I've read in many posts about splitting, splits, swarm cells, etc where folks will discuss somehow utilizing swarm cells to have "extra" queens. I removed a capped swarm cell during the hive check mentioned earlier and watched a queen hatch in my hand, then she flew off. What could I have done with her? If I'd been a bit more experienced, what would have been some constructive options?
Thanks again.
 

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Where are you in upper sc. Ive used queencells to requeen all my hives. When she hatched in your hand and flew off did you watch where she went. She may have come back to the hive. If your not to far away we might get together and make you some splits if you want. Cause im going to have 10 or 12 queens in about 5 days hatch out. Got 2 capped now and 8 or 10 still open. So let me know if you want to.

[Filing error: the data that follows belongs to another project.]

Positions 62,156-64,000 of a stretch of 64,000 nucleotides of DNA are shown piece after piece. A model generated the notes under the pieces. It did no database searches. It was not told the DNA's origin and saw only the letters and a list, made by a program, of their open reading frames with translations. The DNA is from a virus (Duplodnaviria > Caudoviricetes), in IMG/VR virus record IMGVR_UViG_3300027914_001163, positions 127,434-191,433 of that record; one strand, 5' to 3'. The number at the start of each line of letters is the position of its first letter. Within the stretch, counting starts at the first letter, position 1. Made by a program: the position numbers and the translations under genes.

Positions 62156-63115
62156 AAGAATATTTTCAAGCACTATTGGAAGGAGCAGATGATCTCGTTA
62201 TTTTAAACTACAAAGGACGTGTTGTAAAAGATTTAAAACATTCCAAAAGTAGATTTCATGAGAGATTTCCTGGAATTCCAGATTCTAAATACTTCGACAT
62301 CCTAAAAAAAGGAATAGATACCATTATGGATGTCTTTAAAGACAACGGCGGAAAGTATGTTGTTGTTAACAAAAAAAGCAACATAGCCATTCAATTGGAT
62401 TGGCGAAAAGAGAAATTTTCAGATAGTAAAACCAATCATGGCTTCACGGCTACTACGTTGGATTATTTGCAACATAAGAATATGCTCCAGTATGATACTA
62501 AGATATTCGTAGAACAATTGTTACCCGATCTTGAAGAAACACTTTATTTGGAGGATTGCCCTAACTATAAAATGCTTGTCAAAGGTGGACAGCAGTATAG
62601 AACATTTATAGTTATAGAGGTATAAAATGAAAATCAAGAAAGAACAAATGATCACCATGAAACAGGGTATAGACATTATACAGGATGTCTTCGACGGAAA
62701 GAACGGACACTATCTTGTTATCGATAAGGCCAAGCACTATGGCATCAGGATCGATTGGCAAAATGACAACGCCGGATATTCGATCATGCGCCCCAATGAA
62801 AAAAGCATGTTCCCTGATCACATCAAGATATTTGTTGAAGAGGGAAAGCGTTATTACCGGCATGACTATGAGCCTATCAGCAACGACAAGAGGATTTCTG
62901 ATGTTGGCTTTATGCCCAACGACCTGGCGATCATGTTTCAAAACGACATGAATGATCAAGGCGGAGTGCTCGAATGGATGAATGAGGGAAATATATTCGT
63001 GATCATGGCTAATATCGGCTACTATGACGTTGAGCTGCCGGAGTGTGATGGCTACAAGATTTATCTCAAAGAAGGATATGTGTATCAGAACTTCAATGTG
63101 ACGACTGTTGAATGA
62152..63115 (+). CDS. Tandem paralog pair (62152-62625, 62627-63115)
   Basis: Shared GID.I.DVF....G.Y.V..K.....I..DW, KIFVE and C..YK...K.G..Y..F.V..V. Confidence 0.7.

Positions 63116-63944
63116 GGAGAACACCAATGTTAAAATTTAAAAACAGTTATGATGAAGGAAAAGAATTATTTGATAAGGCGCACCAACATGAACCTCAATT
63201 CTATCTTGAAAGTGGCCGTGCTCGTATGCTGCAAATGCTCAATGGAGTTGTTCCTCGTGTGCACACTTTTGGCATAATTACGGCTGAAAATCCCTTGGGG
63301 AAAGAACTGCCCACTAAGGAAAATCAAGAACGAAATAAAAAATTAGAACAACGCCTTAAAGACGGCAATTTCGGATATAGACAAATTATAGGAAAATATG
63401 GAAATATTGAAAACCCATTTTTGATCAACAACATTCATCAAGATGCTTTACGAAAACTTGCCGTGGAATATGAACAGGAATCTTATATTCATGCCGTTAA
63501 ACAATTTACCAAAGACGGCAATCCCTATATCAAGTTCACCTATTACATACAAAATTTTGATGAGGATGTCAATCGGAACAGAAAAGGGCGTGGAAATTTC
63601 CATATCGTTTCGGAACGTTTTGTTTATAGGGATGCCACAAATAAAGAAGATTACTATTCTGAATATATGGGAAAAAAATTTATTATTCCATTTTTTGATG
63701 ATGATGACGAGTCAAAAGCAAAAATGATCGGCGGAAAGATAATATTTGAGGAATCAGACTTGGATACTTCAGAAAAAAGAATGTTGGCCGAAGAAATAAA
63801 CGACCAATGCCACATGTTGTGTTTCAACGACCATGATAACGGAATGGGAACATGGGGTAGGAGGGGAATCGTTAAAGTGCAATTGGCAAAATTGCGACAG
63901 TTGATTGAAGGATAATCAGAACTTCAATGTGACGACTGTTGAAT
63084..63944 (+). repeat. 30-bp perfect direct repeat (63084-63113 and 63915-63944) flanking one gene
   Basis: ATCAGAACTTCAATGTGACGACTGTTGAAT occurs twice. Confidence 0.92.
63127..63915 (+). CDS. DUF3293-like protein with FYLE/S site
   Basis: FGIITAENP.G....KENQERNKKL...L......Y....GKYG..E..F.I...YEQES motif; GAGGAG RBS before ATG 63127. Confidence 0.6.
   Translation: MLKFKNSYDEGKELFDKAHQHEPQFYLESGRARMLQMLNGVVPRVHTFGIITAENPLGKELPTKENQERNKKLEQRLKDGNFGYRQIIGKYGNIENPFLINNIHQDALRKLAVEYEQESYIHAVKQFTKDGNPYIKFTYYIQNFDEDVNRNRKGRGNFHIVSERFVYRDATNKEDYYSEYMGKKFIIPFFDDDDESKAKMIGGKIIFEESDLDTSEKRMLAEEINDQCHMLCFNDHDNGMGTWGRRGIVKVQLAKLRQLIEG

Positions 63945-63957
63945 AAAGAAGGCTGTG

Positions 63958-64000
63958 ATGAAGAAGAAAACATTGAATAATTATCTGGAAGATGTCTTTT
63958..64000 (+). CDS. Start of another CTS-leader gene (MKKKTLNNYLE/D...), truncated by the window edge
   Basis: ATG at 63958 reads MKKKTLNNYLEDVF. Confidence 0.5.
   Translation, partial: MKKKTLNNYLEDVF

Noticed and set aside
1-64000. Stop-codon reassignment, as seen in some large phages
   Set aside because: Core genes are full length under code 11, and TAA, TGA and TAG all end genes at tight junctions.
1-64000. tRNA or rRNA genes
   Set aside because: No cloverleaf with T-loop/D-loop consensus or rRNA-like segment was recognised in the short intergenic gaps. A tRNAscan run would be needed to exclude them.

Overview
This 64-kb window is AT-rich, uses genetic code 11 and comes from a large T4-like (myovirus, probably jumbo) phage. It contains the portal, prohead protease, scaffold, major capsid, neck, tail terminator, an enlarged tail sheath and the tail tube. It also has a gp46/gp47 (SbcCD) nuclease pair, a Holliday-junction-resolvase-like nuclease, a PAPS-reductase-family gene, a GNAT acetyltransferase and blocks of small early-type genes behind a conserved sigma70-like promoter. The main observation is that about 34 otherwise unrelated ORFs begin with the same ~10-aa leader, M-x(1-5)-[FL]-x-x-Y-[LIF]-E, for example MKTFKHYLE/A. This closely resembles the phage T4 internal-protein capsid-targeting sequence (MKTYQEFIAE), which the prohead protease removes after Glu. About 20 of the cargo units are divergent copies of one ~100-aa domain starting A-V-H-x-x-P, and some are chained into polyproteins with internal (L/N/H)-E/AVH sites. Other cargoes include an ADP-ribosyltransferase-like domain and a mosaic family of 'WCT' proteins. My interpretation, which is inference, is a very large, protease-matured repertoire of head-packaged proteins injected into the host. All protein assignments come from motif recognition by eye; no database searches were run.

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Big Stinger,
I live in Gaffney, work at Robbins Brick on 221, I'm the the one that contacted you awhile back, ...would still like to see your splits and learn a thing or two.
 

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>I've read in many posts about splitting, splits, swarm cells, etc where folks will discuss somehow utilizing swarm cells to have "extra" queens. I removed a capped swarm cell during the hive check mentioned earlier and watched a queen hatch in my hand, then she flew off. What could I have done with her?

Caught her? ;)

Hard to react to one that is emerging. But if you can put each frame with queen cells in it's own nuc with a frame of honey you can get a queen out of each frame.